Kyle Dubas’ 5 worst moves during his time with the Toronto Maple Leafs
By Joseph Zita9 months ago
Just like my previous article about Kyle Dubas’ five best moves during his time with the Toronto Maple Leafs, it wouldn’t be fair if I didn’t write a follow-up article on his five worst moves during his time with the Toronto Maple Leafs.
As I’ve said plenty of times, Kyle Dubas wasn’t a perfect general manager, nobody is, but he did a lot of good things for this team while he was here, and yes, he even did some questionable things for this team that has hurt them at times.
When I was writing my five best moves from Dubas, I felt like that list could look different for other people, but as I was writing this piece, I thought to myself that my list probably looks similar to a lot of others because of how big these moves were at the time.
Honourable mention: Allowing Frederik Andersen to walk in free agency to sign a two-year, $9M contract ($4.5M AAV) with the Carolina Hurricanes
Although there was an argument about letting Frederik Andersen leave in free agency, it also sucked to see him leave and have a bounce-back season in 2021-22 with the Carolina Hurricanes. And, as we all know now, he has been great for them during the 2023 playoffs.
After being acquired by the Maple Leafs in the summer of 2016 and signing a five-year, $25M contract ($5M AAV), Andersen’s last couple of seasons in Toronto didn’t go quite as planned for the Maple Leafs or the Danish netminder either.
Although his first three seasons in the blue and white were something special, and he was one of their best players every season from 2016-17 to 2018-19, the 2019-20 season and 2020-21 season were the two years where his play started to decline with Toronto, and injuries were sidelining him from the ice.
The last season of his contract got to a point where you had a legitimate argument as to why they decided to let him walk in free agency. After posting save percentages of .918 and .917 in his first three seasons, he followed that up with a .909 SV% in 2019-20 and a dreadful .895 SV% in his final year with Toronto while battling multiple injuries, and that’s when Toronto turned to Jack Campbell to take over the crease for the rest of the season and in the 2021 Stanley Cup playoffs.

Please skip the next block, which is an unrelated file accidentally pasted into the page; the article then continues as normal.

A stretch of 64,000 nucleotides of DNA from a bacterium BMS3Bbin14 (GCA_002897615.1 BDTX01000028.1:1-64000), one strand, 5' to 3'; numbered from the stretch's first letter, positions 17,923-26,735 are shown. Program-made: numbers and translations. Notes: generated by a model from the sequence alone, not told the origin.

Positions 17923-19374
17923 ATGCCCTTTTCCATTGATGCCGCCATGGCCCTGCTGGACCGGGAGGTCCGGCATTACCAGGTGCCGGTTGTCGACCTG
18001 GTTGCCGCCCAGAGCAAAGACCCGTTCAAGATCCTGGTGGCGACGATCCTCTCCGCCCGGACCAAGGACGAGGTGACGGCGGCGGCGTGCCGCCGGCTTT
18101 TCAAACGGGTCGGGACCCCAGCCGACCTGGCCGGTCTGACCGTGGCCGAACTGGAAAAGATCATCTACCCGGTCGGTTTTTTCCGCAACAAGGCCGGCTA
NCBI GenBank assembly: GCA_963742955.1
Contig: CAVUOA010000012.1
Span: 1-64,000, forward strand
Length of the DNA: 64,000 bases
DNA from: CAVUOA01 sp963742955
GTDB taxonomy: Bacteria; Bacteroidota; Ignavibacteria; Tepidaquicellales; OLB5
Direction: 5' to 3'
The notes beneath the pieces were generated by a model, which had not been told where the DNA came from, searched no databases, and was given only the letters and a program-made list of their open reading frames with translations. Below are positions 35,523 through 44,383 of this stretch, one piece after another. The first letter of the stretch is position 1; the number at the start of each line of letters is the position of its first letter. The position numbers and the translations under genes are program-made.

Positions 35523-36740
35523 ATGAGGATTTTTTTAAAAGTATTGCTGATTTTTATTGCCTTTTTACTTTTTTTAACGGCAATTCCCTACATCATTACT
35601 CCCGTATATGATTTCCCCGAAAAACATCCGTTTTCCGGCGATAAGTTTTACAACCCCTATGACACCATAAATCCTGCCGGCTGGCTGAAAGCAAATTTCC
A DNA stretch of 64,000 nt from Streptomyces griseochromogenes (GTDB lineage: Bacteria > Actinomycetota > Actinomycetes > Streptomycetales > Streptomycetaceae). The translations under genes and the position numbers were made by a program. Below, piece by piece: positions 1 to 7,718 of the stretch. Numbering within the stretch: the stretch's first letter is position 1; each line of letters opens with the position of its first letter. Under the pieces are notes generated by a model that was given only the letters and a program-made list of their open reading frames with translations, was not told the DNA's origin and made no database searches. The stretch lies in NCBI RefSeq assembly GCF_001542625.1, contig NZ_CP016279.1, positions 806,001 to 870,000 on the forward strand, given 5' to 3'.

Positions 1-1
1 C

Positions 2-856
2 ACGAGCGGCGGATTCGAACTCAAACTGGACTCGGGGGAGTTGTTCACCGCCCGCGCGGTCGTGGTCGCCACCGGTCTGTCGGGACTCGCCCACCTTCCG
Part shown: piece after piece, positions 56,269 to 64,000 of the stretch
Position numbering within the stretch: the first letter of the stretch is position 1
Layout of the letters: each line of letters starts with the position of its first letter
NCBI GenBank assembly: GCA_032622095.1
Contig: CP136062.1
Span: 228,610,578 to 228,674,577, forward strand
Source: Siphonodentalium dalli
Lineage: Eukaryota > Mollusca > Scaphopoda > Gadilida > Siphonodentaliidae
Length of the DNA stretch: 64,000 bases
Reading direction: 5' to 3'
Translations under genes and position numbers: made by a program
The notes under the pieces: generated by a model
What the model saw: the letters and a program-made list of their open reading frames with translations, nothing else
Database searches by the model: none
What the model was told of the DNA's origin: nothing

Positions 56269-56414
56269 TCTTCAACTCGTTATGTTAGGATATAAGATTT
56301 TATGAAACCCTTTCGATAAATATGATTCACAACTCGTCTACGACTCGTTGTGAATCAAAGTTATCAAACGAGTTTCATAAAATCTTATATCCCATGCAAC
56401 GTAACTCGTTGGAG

You could argue that the reason for his poor play was due to injuries, but even with that, he was almost always sidelined for Toronto, and when he would return to the lineup, he would struggle and not only allow a lot of goals but a lot of soft ones as Maple Leafs fans used to see in the playoffs.
When Andersen signed his two-year deal with the Hurricanes in the 2021 off-season, the netminder publicly said he was willing to return to Toronto, but obviously, the two sides couldn’t agree on a contract. In an article by CanesCountry.com, Andersen stated that the two sides were “a little bit too far apart to get something going” and “talks with my agent and the Leafs’ management had was just tough.”
Unfortunately, the contract talks didn’t get resolved between the two sides, and he went elsewhere, but good on Freddie for having a couple of bounce-back seasons with the team that drafted him in the 7th round in 2010.
5. Toronto Maple Leafs sign free agent Petr Mrazek to a three-year, $11.4M contract ($3.8M AAV)
Although Kyle Dubas signed Petr Mrazek to this three-year, $11.4M contract during the 2021 off-season after losing Frederik Andersen to the Carolina Hurricanes, Dubas was able to get out of this contract by dumping him to the rebuilding Chicago Blackhawks during the 2022 NHL draft.
It’s honestly easy to look back on that singing and criticize it, and rightfully so, but when Toronto initially signed Mrazek, I didn’t think it was a terrible deal whatsoever, and I’m sure others felt the same way as well. Obviously, last season didn’t go as planned for both sides, and Mrazek had his worst season in the NHL career, but for a goalie who was rocking a .910 SV% through his first 263 games from 2013 to 2020, a cap hit of $3.8M for a goalie like that wasn’t a crazy price tag, in my honest opinion.
Now, Dubas had to pay Chicago a sweetener to get rid of him given there were still two years on his deal and Toronto – who eventually lost Campbell in the off-season – needed to create some cap space to fix their goaltending and other areas.
This signing makes this article simply because of how terrible his first – and only – season as a Maple Leaf went and the fact that Dubas had to pay a 1st-round pick to dump him to Chicago. However, it’s not like Toronto didn’t get anything in return. They got the 38th overall pick in the 2022 draft (Fraser Minten), so in a way, they got rid of Mrazek and his $3.8M cap hit for the next two years and only had to move back 13 spots.
4. Toronto Maple Leafs acquire Denis Malgin from the Florida Panthers in exchange for Mason Marchment